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Normalisation with Israel undermines Palestinian statehood efforts: Qatar FM

Qatar's FM reiterated his country's support for a two-state solution [Getty]

Date of publication: 17 November, 2020

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The UAE, Bahrain and Sudan broke with decades of Arab policy that had demanded Israel first cede occupied land to the Palestinians to form their own state before establishing relations.

Arab states who normalised with Israel have undermined efforts for a Palestinian statehood, Qatar's foreign minister said on Monday, adding that the decision was still a sovereign right.

The United Arab Emirates, Bahrain and Sudan agreed to formal relations with Israel, through US-backed deals, in recent months.

Palestinians have accused them of betraying their cause, while US and Israeli officials say more Arab states are expected to follow.

"I think it's better to have a united (Arab) front to put the interests of the Palestinians (first) to end the (Israeli) occupation," Qatar Foreign Minister Sheikh Mohammed bin Abdulrahman Al-Thani told the online Global Security Forum.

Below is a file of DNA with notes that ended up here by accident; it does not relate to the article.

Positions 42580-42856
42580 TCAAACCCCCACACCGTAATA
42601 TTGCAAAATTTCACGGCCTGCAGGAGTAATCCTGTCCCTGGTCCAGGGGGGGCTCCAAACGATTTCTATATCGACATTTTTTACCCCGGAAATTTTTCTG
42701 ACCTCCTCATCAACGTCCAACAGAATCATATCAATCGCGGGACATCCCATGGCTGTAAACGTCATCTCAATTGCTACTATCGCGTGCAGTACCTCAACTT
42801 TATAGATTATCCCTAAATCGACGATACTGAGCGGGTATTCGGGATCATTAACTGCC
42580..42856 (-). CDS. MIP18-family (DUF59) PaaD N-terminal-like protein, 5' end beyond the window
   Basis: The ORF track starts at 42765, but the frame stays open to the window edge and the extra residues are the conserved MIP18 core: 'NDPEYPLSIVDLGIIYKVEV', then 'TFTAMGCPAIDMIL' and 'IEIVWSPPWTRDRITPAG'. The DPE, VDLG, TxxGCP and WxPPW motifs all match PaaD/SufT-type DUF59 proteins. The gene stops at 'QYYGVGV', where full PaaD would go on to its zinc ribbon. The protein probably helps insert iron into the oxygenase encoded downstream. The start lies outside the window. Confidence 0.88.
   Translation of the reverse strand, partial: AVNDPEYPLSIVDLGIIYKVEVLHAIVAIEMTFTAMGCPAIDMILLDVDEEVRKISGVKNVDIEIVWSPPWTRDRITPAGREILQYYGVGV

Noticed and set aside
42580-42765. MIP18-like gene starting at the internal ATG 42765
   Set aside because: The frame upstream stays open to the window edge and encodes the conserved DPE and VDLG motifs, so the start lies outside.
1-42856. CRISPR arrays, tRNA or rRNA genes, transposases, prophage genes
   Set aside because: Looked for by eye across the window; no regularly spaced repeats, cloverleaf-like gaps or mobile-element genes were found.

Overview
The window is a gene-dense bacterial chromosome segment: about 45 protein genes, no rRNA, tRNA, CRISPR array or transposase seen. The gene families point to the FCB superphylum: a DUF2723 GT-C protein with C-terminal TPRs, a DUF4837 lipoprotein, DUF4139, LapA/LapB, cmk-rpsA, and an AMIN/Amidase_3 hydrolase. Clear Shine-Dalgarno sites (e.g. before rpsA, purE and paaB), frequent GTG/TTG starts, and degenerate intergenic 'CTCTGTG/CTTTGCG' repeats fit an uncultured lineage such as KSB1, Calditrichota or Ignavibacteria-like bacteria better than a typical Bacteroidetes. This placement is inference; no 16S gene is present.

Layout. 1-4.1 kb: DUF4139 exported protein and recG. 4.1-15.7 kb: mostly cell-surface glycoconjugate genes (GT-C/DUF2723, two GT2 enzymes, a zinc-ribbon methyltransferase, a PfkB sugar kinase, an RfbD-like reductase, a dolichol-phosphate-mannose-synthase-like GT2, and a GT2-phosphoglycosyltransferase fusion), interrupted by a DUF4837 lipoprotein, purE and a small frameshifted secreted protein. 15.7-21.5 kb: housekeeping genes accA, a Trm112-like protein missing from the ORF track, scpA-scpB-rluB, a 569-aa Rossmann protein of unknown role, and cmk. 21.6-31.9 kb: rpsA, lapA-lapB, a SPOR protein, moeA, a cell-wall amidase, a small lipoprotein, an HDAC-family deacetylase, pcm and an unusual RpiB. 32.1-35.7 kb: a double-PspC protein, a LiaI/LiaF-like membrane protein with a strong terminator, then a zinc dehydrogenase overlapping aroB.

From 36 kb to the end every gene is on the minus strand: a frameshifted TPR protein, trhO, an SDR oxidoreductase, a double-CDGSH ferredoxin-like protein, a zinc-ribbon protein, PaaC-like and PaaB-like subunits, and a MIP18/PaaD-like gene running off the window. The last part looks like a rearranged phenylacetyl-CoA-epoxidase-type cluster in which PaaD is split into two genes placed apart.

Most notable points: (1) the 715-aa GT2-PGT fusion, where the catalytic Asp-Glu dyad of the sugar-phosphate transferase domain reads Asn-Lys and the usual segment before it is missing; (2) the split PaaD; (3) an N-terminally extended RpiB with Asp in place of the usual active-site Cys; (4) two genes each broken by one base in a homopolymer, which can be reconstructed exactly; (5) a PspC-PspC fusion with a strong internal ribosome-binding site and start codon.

He said the moves were not in the interest of concerted Arab efforts to get the Israelis to negotiate with the Palestinians and resolve the decades-long conflict between both sides.

However, for the states who established ties, "it is up to them at the end of the day to decide what is best for their countries", he added.

Doha maintains some relations with Israel on matters concerning the Palestinians, such as humanitarian needs or development projects, he said.

Qatar supports a two-state solution with East Jerusalem as the capital of a Palestinian state, a stance the foreign minister reiterated. 

Read also: Tunisia, Qatar propose 'Western-Islamic' conference amid heightened tensions

Bahrain and its Gulf neighbour, the UAE, both signed US-sponsored normalisation accords with Israel on September 15 at the White House.

The UAE led the way in forging ties between the Gulf and Israel, announcing its decision in August, before Bahrain followed suit a month later.

The Gulf agreements were condemned by the Palestinians as a "betrayal" for breaking with years of Arab League policy on the Israeli-Palestinian conflict.

The consensus had been that there should be no relations with Israel until it makes peace with the Palestinians.

Until this year, Israel had only current formal relations with just two Arab states - its neighbours Egypt and Jordan - established under peace deals reached decades ago.

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